Wednesday, August 26, 2009

Sunday at the Met

Karen and I paid a visit to the Metropolitan on Sunday. I missed the Francis Bacon show. Not that I’m a fan of his work, but it’s always good to see a large body of work in a retrospective fashion from any artist. I was very surprised to find that the American Wing Painting Galleries are closed until 2011. This would be very unfortunate for the first time visitor. However, many paintings have been moved with majority of the well known works being moved to the Henry R. Luce Center for the Study of American Art or as they now call it…visible storage. This is a large room with aisles of large glass showcases that house an amazing array of American art examples from the decorative to the fine. I must admit that it was nice to see Madame X’s head at eye level for the very first time. If you don’t mind viewing work behind glass it is a great opportunity to see many works up close at a foot away.

I was glad to see that my all time favorite portrait still remains in the HL Center; Alfred Collins portrait of his wife “Mrs. Alfred Q. Collins”. I don’t think I have ever visited the Met without stopping by to see this painting. If anyone knows where I can find a good color image of this painting I would be very grateful.

One my favorite landscapes “Banks of the Loing” by William Picknell has been moved to the Robert Lehman Wing for an exhibition of American Landscapes. Here you can see some of the greats from the Hudson River School including Frederick Church and Thomas Cole.

Although I was disappointed at first with the temporary closing of the American Wing Painting Galleries, I still left fully enriched by seeing some old favorites in a new light...literally.

Sunday, August 2, 2009

Powdered Graphite & Denatured Alcohol

With the upcoming portrait drawing workshop on August 14th, I am posting part my recent correspondence with Gary Brookins, the cartoonist from the syndicated comic strip “Shoe”. Here you will find a brief description on how I use powdered graphite and denatured alcohol in my drawings.

Gary Brookins to Paul
Hi Paul-

I came across your work on your Web site several months ago, and really liked what you're doing . . . very nice work. I am especially intrigued by your pencil portraits, and was wondering if you can give me a brief description of your process? How you mix the washes? What brushes do you use to apply them? Are they put on before or after your "drawing" stage with pencils? Which leads do you use (2H, HB, 2B, 4B, etc.) Anyhow, I'm planning on taking your one day workshop in Raleigh in November. But I would like to try some of your techniques before them, if you don't mind passing them along. (Many years ago, I did a lot of graphite drawing, often spending a hundred hours or more on a drawing.)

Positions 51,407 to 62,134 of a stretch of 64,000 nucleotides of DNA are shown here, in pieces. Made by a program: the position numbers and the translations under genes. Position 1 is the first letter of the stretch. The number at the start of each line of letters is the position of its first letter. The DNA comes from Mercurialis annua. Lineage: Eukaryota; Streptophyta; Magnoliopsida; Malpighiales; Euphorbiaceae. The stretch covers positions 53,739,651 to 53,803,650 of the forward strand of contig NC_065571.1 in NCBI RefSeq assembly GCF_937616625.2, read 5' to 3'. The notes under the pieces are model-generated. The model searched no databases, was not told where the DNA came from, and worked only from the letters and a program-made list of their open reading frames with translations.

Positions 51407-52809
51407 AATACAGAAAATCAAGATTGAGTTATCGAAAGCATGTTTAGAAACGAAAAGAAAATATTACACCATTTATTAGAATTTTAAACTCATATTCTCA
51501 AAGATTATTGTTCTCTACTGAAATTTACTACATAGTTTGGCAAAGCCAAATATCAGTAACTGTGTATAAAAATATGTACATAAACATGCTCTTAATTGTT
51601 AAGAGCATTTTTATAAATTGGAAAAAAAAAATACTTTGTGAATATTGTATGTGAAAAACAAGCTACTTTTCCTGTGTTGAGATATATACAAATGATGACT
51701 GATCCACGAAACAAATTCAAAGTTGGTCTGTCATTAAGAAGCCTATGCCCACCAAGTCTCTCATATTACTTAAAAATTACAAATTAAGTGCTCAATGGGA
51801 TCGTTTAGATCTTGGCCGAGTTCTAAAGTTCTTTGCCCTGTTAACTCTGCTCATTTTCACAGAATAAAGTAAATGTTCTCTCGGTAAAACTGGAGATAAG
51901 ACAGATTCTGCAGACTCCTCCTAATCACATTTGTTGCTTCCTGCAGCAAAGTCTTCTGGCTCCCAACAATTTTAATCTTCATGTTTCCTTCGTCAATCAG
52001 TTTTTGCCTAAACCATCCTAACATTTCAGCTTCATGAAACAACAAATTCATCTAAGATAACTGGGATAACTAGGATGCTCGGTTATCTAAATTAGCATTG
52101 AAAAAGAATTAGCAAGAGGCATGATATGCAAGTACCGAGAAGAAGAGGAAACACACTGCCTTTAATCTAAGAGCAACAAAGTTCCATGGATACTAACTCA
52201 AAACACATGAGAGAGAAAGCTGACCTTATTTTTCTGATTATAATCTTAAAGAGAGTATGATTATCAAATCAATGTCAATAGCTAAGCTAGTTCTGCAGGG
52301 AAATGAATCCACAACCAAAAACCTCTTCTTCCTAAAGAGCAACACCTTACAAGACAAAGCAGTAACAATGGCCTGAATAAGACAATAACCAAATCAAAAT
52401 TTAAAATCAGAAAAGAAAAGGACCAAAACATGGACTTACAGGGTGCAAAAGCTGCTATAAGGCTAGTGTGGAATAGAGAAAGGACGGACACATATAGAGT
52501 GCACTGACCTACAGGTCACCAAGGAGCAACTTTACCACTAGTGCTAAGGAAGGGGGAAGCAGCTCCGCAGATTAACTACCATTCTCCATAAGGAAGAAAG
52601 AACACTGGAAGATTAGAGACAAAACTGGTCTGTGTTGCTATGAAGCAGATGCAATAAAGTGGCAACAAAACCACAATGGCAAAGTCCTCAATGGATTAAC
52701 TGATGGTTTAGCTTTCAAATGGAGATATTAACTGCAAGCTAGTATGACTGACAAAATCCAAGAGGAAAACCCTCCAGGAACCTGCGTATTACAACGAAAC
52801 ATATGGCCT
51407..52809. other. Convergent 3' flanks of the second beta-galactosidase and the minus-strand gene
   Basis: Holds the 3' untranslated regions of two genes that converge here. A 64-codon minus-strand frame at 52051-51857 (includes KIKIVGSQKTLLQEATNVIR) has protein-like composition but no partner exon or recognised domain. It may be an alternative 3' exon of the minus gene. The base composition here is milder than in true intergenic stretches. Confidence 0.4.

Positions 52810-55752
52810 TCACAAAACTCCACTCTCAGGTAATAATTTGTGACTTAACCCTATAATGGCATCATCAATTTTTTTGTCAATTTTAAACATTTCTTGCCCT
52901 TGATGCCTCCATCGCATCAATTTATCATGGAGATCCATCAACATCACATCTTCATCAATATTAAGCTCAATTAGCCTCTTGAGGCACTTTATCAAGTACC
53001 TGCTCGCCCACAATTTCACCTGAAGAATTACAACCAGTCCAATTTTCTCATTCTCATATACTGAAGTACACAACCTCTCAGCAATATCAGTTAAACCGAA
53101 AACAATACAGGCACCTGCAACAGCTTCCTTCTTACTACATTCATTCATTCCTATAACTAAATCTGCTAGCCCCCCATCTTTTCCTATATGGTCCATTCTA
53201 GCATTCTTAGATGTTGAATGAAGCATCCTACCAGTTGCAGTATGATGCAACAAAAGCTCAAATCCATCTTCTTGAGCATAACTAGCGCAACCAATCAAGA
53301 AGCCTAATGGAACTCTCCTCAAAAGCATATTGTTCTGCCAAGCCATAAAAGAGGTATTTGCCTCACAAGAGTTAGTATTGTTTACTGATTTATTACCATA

You can look at some of my work at:

Thanks, Paul.
Gary Brookins

Paul W. McCormack to Gary

The process is difficult to describe without writing a short book. I love "Shoe", so let's give it a shot.

Washes are mixed with denatured alcohol and powdered graphite. Cretacolor powdered graphite works the best as it's more forgiving...DO NOT buy Generals. Using a watercolor palette and some old watercolor brushes the graphite is diluted with the alcohol and applied in the same way as a watercolor glaze. Be sure to test the value first on a piece of scrap. You can tell the wash is dry when the yellow tinge of the alcohol is gone. Using a large flat wash brush you then brush off the excess graphite, this will even out the tone.

The above is done after a fairly tight line drawing has been executed. Paper of choice is Strathmore 3 ply Bristol plate 400 or 500 series. The heavy ply will keep your surface from buckling.

Using the powdered graphite my washes are built up to a light, halftone and dark. This begins with the simplification of light and shadow splitting the form at the bedbug line. My darkest darks are then established with a Nero pencil. This pencil has a bit a charcoal added to the graphite achieving a much darker dark than a 6B graphite.

Now that I have my darkest dark and lightest light (the white of the paper) established I proceed to render with graphite pencils. I use a range from 4H to 4B being careful not to press too hard. Too much pressure or too many layers will give the surface a shine and uneven finish.

Hope to see you at one of my workshops.


Gary Brookins to Paul

Thank you for your response. And in much less than a short book, you described the process perfectly, where even a cartoonist could understand it! I'll let you know how it works for me.

I would love to take the three day workshop in August, but I don't think I can fit anything else into my schedule . . . we have several big things going on up through September, and it's doubtful I can squeeze anything else in. However, if things change in the next couple of weeks, and it looks like I can do it, I'll get in touch. Otherwise, I will be taking the one in Raleigh in November.

Thanks, Paul. I appreciate your help.


Daughter of Hope

Daughter of Hope
Pencil - 36" x 23"

Abby Rose

Abby Rose
Graphite & White Charcoal on Toned Paper - 20" x 16"